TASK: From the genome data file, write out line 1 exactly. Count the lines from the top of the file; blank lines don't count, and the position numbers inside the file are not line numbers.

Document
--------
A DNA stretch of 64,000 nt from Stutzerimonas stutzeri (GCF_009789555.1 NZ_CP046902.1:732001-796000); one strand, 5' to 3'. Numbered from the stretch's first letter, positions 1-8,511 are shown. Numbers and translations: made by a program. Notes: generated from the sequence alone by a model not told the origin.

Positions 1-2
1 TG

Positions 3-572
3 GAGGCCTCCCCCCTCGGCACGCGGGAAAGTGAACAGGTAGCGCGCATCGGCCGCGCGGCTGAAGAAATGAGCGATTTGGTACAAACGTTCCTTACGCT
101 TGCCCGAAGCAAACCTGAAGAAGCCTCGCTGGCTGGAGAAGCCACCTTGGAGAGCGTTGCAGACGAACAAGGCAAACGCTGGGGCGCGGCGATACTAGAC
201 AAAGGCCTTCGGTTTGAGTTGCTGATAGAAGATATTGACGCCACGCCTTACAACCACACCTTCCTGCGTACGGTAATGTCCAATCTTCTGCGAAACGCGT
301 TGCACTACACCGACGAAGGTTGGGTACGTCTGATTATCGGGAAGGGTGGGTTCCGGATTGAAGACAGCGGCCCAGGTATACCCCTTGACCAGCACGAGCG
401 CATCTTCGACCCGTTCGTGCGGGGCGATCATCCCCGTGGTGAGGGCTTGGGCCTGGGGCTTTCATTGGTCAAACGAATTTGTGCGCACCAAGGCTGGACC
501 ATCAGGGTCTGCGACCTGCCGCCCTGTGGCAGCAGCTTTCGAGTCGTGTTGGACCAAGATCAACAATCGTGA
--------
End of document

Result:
A DNA stretch of 64,000 nt from Stutzerimonas stutzeri (GCF_009789555.1 NZ_CP046902.1:732001-796000); one strand, 5' to 3'. Numbered from the stretch's first letter, positions 1-8,511 are shown. Numbers and translations: made by a program. Notes: generated from the sequence alone by a model not told the origin.